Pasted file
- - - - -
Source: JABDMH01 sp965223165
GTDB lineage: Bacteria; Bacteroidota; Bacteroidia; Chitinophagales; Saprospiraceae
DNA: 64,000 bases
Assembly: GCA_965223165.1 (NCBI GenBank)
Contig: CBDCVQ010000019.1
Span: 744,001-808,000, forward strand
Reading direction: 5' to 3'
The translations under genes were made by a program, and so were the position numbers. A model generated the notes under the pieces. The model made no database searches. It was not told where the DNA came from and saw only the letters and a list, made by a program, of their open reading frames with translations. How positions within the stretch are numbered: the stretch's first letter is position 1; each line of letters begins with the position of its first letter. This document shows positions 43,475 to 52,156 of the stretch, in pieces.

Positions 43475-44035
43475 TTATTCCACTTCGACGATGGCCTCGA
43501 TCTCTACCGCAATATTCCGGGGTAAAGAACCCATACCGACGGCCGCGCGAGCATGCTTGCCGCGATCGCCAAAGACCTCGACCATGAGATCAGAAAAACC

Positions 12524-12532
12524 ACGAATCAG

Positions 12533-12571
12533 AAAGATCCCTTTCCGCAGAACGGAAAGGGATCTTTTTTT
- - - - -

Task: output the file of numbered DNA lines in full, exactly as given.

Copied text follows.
Source: JABDMH01 sp965223165
GTDB lineage: Bacteria; Bacteroidota; Bacteroidia; Chitinophagales; Saprospiraceae
DNA: 64,000 bases
Assembly: GCA_965223165.1 (NCBI GenBank)
Contig: CBDCVQ010000019.1
Span: 744,001-808,000, forward strand
Reading direction: 5' to 3'
The translations under genes were made by a program, and so were the position numbers. A model generated the notes under the pieces. The model made no database searches. It was not told where the DNA came from and saw only the letters and a list, made by a program, of their open reading frames with translations. How positions within the stretch are numbered: the stretch's first letter is position 1; each line of letters begins with the position of its first letter. This document shows positions 43,475 to 52,156 of the stretch, in pieces.

Positions 43475-44035
43475 TTATTCCACTTCGACGATGGCCTCGA
43501 TCTCTACCGCAATATTCCGGGGTAAAGAACCCATACCGACGGCCGCGCGAGCATGCTTGCCGCGATCGCCAAAGACCTCGACCATGAGATCAGAAAAACC

Positions 12524-12532
12524 ACGAATCAG

Positions 12533-12571
12533 AAAGATCCCTTTCCGCAGAACGGAAAGGGATCTTTTTTT